Latest EFx Event at Rutgers University Focuses on UAVs

Dec 13, 2019

by ASME News

F. Javier Diez-Garias (far right), professor of mechanical and aerospace engineering at Rutgers University and CEO of SubUAS LLC, presented the keynote session “The Naviator Drone, Conquering Air and Water” during the EFx event at Rutgers.
Unmanned autonomous vehicles (UAVs) — or drones, as we’ve come to know them informally — were the focus of the Society’s latest ASME EFx® event for students, which was held recently at Rutgers University in Piscataway, N.J.

ASME EFx® Rutgers, which took place on Nov. 24, featured a keynote session discussing a UAV that operates equally well in both the air and underwater, a session offering students an introduction to UAV technology, and a session discussing ASME’s latest developments in Standards & Certification related to mobile unmanned systems — as well as two student competitions.

Students were given the opportunity to operate a UAV during the “Introduction to Drones” session at EFx Rutgers.
More than 70 people attended the EFx at Rutgers, which was the second EFx event to be held in the United States since the program’s launch last year. An offshoot of the ASME Engineering Festivals™ (E-Fests) initiative, EFx events are locally organized events that are smaller in scale that the larger E-Fests.

The event opened with an absorbing keynote presentation from F. Javier Diez-Garias, a professor of mechanical and aerospace engineering at Rutgers, titled “The Naviator Drone, Conquering Air and Water.”

The winners of the CAD Battle at the Rutgers EFx event: (Left to right) Trent Slutzky (first place), Stephen Forte (second place) and James Schober (third place), with Kevin Bauer, chair of the Rutgers ASME student chapter.
During his speech, Dr. Diez-Garias, who is also CEO of SubUAS LLC, provided a short history of UAVs and discussed the development of his company’s Naviator drone — the first unmanned inspection vehicle capable of functioning in both air and water and moving smoothly between the two environments. The Naviator, which was originally developed as a student project, also can also be used for search-and-rescue missions, Diez-Garias noted.

Onur Bilgen, assistant professor in the mechanical and aerospace engineering department faculty at Rutgers, provided students with an overview of UAV technology. Dr. Bilgen’s session showed students how UAVs functioned and provided students with the chance to operate a drone themselves.

(Left to right) Karen Ohland, former member of the Board of Governors, joins Elevator Pitch Competition winners Muhammad Khan, Rennato Herrera, Jennifer Schug, and Brandon Graham, CEO and co-founder of Arke Aeronautics and chair of ASME Student Leader Training.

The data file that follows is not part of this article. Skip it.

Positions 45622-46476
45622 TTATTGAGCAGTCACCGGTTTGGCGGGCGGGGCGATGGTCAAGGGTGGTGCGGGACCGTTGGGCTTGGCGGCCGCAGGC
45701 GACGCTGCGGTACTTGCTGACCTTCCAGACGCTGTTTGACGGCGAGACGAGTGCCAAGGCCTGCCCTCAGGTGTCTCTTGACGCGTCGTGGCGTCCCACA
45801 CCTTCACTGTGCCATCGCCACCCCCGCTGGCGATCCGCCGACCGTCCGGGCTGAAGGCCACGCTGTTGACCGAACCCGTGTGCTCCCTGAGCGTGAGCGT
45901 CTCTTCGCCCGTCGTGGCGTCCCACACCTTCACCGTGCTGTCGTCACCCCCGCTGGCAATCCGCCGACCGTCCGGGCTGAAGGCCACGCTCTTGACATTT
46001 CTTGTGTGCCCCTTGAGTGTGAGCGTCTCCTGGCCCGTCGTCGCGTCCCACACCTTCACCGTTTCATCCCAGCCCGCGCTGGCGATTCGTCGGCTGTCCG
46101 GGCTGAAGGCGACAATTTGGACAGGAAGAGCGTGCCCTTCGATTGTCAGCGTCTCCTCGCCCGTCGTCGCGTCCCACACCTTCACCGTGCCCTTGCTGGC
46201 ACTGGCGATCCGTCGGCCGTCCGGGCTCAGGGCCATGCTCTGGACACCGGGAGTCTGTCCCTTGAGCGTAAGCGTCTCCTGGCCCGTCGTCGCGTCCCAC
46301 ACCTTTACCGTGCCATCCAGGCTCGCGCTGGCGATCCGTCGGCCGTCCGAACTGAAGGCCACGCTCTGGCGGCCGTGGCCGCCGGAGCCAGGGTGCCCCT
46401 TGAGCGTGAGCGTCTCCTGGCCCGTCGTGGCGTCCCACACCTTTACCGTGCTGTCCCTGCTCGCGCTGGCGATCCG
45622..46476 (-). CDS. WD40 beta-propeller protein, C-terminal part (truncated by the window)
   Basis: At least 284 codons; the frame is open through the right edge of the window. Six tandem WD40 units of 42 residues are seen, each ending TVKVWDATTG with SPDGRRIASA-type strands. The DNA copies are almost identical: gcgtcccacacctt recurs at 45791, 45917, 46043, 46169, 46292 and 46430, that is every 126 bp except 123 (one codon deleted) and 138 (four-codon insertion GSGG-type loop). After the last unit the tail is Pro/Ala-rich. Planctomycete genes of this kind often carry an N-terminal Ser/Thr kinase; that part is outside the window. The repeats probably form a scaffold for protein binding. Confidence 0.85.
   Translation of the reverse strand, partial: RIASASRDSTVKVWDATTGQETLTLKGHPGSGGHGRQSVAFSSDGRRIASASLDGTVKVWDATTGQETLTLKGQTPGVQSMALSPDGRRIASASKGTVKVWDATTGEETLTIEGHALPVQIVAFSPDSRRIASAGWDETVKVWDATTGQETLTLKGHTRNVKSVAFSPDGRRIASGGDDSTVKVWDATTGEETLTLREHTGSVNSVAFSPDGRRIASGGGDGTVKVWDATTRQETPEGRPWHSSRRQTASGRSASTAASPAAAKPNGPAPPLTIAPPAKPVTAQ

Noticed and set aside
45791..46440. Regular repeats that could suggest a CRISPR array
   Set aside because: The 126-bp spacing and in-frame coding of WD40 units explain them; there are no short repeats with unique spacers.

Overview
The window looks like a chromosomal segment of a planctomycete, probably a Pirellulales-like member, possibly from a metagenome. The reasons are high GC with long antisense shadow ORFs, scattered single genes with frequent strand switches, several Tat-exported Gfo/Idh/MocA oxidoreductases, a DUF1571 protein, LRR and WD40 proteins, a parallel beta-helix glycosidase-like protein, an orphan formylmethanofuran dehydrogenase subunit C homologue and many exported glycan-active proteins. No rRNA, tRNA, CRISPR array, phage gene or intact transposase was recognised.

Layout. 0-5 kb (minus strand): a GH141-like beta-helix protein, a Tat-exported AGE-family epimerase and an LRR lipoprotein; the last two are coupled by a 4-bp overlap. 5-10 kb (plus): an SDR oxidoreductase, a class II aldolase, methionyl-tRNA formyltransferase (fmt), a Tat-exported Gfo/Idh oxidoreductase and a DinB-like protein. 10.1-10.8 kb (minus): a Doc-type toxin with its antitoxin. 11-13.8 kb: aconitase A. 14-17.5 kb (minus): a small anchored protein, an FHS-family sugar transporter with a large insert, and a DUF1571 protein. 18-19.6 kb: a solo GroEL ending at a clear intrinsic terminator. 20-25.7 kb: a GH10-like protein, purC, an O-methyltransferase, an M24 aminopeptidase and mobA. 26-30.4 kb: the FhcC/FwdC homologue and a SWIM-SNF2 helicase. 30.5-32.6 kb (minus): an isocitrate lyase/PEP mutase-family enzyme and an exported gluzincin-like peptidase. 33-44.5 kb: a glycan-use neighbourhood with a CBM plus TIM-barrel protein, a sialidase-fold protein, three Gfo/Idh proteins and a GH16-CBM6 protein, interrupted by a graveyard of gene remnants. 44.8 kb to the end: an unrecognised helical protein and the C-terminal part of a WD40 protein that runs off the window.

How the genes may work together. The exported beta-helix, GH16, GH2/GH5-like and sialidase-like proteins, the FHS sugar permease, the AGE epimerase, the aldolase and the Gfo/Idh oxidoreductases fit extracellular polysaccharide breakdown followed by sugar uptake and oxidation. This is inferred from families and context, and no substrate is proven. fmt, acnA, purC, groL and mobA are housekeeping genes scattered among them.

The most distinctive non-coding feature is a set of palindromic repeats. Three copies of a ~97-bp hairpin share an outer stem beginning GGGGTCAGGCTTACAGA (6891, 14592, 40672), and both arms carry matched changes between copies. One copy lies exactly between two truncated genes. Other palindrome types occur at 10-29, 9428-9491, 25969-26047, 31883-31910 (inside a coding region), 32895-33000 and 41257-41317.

Luis Pulgarin, project engineering advisor in ASME’s Standards and Certification (S&C) Initiatives Department, presented another UAV-related session titled, “ASME Standards & Certification: Mobile Unmanned Systems.” During his discussion, Pulgarin covered ASME’s overall standards development process; standards development of industry robotic activities, including the Society’s Unmanned Arial Systems (UAS) for Inspection and Crawlers for Inspections subcommittees; and S&C department’s planned robotic initiatives for the future.

The EFx at Rutgers also hosted two student competitions: CAD Battle, which put the design skills of the student competitors to the test, and the Elevator Pitch Competition, in which students had 90 seconds to present a unique use for drones and convince judges of their potential for significant change in improving an existing process.

Trent Slutzky, a student from Stevens Institute of Technology, finished first in the CAD Battle, followed by Stephen Forte of Stevens Institute of Technology in second, and James Schober of Manhattan College in third place. All three won gift cards, as did the top four competitors in the Elevator Pitch Competition, all from Rutgers University: Muhammad Khan, Rennato Herrera, Jennifer Schug and Vignesh Sridhar.

Jonathan Jennings, a mechanical engineer at Northrop Grumman and one of the CAD Battle judges at the event, also presented the 2020 IAM3D Competition Seminar, which introduced the challenge problem for the IAM3D Competitions to be held at next year’s E-Fests. The challenge, “The Unmanned Aerial Racing Cargo Vehicle (UARCV),” tasks students with designing and manufacturing a UARCV using additive manufacturing and an iterative design process. Details of the 2020 challenge can be found here.

The event also encompassed a discussion of additive manufacturing by Israr Kabir, business development manager at ASME; a career development session, presented by Rutgers’ Associate Director for Career Development Joe Scott, which provided students with tips for networking and navigating job interviews successfully; and an “ASME Awareness Session” with Valentina Alayon of ASME and Brandon Graham of Arke Aeronautics that offered attendees a wide-ranging overview of the various programs and opportunities ASME provides students and early career engineers.

For more information on upcoming EFx events, or to learn more about the EFx program, visit

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